Melanie Sykes has led tributes to her former presenting partner Des O’Connor following his death aged 88.
Sykes and O’Connor, who died in hospital on Saturday after a fall at his home, presented Today With Des And Mel from 2002-2006.
She said O’Connor “had the softest hands of anyone I ever met and the kindest of hearts”.
In a post on Instagram, she wrote: “He had talent in every fibre of his being and was stubborn as a mule. He was the full ticket as a friend and colleague.
“When he chose me to be his co host on the ‘Today’ daytime show it was one the greatest days of my professional life. It was an education and a privilege to work with him for the years that followed.
“We worked long hours but always laughed lots, not least because when it it was showtime he would always tell me I looked like robbers dog! These years I will never forget and nor will I forget him. Darling Des you will be forever missed. Melanie x.”
O’Connor, who was famous for shows such as Des O’Connor Tonight and Countdown, was mourned by many from the world of entertainment.
Former Countdown star Carol Vorderman expressed her sadness at the news as she recalled O’Connor saying he was “lively, funny, he ALWAYS wanted to entertain people”.
In two posts on Twitter, she wrote: “RIP Des O’Connor. So sad this morning to hear that darling Des has passed away.
“He was the host of Countdown for a couple of years and was a joy to work with. Lively, funny, he ALWAYS wanted to entertain people.
“I will remember him most tho for his brilliant chat shows in the days when families would gather round the telly to watch , Des O’Connor was the King.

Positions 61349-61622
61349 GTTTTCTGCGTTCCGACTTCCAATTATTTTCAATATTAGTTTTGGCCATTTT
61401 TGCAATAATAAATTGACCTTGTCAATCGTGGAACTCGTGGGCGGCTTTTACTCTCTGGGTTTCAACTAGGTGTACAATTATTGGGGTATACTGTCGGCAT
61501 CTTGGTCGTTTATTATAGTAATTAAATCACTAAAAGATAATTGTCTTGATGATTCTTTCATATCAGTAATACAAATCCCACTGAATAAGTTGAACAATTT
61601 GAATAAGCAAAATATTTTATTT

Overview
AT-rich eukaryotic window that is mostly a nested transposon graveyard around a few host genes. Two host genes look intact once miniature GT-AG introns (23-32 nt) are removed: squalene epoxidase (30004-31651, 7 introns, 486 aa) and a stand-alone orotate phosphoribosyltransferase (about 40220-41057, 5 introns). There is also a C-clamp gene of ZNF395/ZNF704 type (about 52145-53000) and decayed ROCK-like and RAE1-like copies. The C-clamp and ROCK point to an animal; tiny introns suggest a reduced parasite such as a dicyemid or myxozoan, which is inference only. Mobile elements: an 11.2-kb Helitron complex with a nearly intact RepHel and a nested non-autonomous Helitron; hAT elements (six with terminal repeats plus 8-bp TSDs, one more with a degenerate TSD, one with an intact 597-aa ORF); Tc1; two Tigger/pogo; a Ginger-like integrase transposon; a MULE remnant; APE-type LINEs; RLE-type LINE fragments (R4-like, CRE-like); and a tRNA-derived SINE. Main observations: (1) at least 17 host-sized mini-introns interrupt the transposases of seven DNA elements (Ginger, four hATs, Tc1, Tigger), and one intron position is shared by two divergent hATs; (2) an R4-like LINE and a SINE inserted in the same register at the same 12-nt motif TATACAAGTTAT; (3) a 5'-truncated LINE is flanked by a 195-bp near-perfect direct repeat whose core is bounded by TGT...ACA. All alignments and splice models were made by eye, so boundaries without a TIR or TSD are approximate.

“We’d cry laughing when Freddie Starr would pretend to be behaving and things would go badly wrong. Des will surely be entertaining the angels now.
“Rest In Peace & Laughter my friend.”
Top Gear presenter Paddy McGuinness tweeted: “Such sad news. Des O’Connor was never afraid to laugh at himself and that was part of his charm. Whether it was Eric Morecambe ridiculing him, or Freddie Starr smashing his studio set up, Des always laughed along. Another part of my childhood telly viewing gone. RIP Des O’Connor.”
TV star Kate Robbins said Des O’Connor was a “true pro and a gorgeous person”.
She tweeted: “I’m so sad to hear that the wonderful Des O’Connor has died. He was a true pro and a gorgeous person. My love to Jodie and all his family at this sad time. Rest in peace Des. You are sorely missed already #RipDesOConnor.”
Radio presenter Tony Blackburn told Times Radio: “It’s very sad news… he was a very, very lovely man and very gentle.
“He was a very light comedian, very gentlemanly. His Des O’Connor shows were great. He was very good at interviewing and also of course he didn’t mind taking the mickey out of himself like on the Morecambe and Wise Show. They were always taking the mickey out of his singing, which wasn’t bad.
“He was just a nice person to be around and a real professional.”
Comedian Paul Chuckle also paid tribute to O’Connor, tweeting: “RIP the brilliant Des O’Connor. From Butlins Redcoat to one of the best comedians AND singers in the business, and such a lovely guy. Sleep peacefully my friend.”
Singer Kim Wilde, who performed alongside O’Connor, tweeted: “Gorgeous memories of singing ‘Something Stupid’ with Des O’Connor. Thanks for the memories you lovely man.”
Sports presenter Gary Lineker tweeted saying: “Saddened to hear that Des O’Connor has passed away. Truly lovely man and one of the great old school entertainers.”
Actress Sophie Evans, who starred alongside him in The Wizard Of Oz at the London Palladium, tweeted: “I had the absolute pleasure of working with Des O’Connor in The Wizard of Oz. He was a perfect gentleman, with a glisten in his eye & that old school hard working mind set. He did 8 shows a week for 3 months & didn’t take a show off at 80 years old. I loved Des. What a legend.”
Northampton Town Football Club also paid tribute to O’Connor, who played for their reserve team in the 1940s.
“We are very sorry to hear of the passing of Des O’Connor,” a Twitter post on the club’s page said.
“Des famously played for our reserve team on a few occasions just after World War 2. Our thoughts are with all who knew Des.”